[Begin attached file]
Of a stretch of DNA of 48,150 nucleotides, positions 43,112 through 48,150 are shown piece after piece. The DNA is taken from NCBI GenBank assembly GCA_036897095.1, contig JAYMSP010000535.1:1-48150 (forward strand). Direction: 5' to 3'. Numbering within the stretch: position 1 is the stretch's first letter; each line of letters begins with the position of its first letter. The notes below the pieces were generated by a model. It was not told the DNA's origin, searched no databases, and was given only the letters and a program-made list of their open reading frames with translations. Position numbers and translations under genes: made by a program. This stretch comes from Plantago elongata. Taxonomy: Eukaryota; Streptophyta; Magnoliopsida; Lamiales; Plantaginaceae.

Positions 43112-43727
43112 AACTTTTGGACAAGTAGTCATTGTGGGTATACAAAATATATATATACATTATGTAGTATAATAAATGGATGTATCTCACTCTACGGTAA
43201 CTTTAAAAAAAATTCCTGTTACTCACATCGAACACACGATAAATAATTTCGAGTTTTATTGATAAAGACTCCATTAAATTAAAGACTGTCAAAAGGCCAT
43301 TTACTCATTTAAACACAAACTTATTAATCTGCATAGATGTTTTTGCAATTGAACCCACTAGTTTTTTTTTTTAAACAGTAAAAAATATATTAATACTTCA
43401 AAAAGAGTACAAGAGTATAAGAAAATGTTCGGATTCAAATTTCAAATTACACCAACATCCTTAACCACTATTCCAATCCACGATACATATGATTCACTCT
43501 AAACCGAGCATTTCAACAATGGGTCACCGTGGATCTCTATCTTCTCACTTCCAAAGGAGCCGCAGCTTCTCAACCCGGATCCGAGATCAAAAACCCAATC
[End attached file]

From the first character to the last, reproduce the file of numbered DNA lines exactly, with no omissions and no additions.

Of a stretch of DNA of 48,150 nucleotides, positions 43,112 through 48,150 are shown piece after piece. The DNA is taken from NCBI GenBank assembly GCA_036897095.1, contig JAYMSP010000535.1:1-48150 (forward strand). Direction: 5' to 3'. Numbering within the stretch: position 1 is the stretch's first letter; each line of letters begins with the position of its first letter. The notes below the pieces were generated by a model. It was not told the DNA's origin, searched no databases, and was given only the letters and a program-made list of their open reading frames with translations. Position numbers and translations under genes: made by a program. This stretch comes from Plantago elongata. Taxonomy: Eukaryota; Streptophyta; Magnoliopsida; Lamiales; Plantaginaceae.

Positions 43112-43727
43112 AACTTTTGGACAAGTAGTCATTGTGGGTATACAAAATATATATATACATTATGTAGTATAATAAATGGATGTATCTCACTCTACGGTAA
43201 CTTTAAAAAAAATTCCTGTTACTCACATCGAACACACGATAAATAATTTCGAGTTTTATTGATAAAGACTCCATTAAATTAAAGACTGTCAAAAGGCCAT
43301 TTACTCATTTAAACACAAACTTATTAATCTGCATAGATGTTTTTGCAATTGAACCCACTAGTTTTTTTTTTTAAACAGTAAAAAATATATTAATACTTCA
43401 AAAAGAGTACAAGAGTATAAGAAAATGTTCGGATTCAAATTTCAAATTACACCAACATCCTTAACCACTATTCCAATCCACGATACATATGATTCACTCT
43501 AAACCGAGCATTTCAACAATGGGTCACCGTGGATCTCTATCTTCTCACTTCCAAAGGAGCCGCAGCTTCTCAACCCGGATCCGAGATCAAAAACCCAATC